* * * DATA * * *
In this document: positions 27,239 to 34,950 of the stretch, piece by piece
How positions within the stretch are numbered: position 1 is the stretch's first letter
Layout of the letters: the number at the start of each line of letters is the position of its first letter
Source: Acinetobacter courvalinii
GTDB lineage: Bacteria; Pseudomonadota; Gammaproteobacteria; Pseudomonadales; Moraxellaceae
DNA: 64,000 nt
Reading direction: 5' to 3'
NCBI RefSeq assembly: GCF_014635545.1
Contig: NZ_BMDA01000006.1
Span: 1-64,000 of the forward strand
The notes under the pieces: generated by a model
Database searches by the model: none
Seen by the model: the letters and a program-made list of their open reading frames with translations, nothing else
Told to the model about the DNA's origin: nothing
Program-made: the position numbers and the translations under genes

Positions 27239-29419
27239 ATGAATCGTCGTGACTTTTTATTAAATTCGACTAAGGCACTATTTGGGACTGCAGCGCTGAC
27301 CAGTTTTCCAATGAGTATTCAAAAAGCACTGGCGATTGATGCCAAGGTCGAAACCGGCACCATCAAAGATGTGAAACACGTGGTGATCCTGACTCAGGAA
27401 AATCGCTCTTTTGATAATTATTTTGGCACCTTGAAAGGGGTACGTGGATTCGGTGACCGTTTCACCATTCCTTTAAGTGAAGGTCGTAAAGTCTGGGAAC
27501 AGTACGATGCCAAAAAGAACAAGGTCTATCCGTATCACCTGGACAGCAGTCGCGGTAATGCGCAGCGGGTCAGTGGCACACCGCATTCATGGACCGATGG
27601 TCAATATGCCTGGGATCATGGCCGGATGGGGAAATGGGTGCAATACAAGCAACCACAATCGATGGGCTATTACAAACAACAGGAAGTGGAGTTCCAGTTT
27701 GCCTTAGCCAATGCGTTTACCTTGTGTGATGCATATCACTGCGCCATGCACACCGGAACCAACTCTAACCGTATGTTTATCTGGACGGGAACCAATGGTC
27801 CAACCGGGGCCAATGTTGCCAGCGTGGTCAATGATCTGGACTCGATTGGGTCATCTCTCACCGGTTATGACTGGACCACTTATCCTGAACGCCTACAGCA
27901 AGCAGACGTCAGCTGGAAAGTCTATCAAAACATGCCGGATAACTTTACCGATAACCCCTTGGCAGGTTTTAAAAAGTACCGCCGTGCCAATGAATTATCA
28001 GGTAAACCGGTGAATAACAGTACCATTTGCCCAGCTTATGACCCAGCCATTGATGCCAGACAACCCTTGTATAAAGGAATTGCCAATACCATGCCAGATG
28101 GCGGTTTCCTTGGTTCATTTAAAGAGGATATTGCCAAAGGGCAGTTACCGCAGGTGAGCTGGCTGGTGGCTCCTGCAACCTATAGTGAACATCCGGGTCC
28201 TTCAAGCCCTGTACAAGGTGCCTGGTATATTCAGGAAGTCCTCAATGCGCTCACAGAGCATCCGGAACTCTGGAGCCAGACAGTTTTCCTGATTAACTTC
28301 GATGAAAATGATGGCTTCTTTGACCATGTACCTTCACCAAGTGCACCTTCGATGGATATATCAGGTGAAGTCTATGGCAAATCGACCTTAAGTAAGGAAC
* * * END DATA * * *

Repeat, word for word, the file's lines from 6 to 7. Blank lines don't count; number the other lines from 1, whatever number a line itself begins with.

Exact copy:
DNA: 64,000 nt
Reading direction: 5' to 3'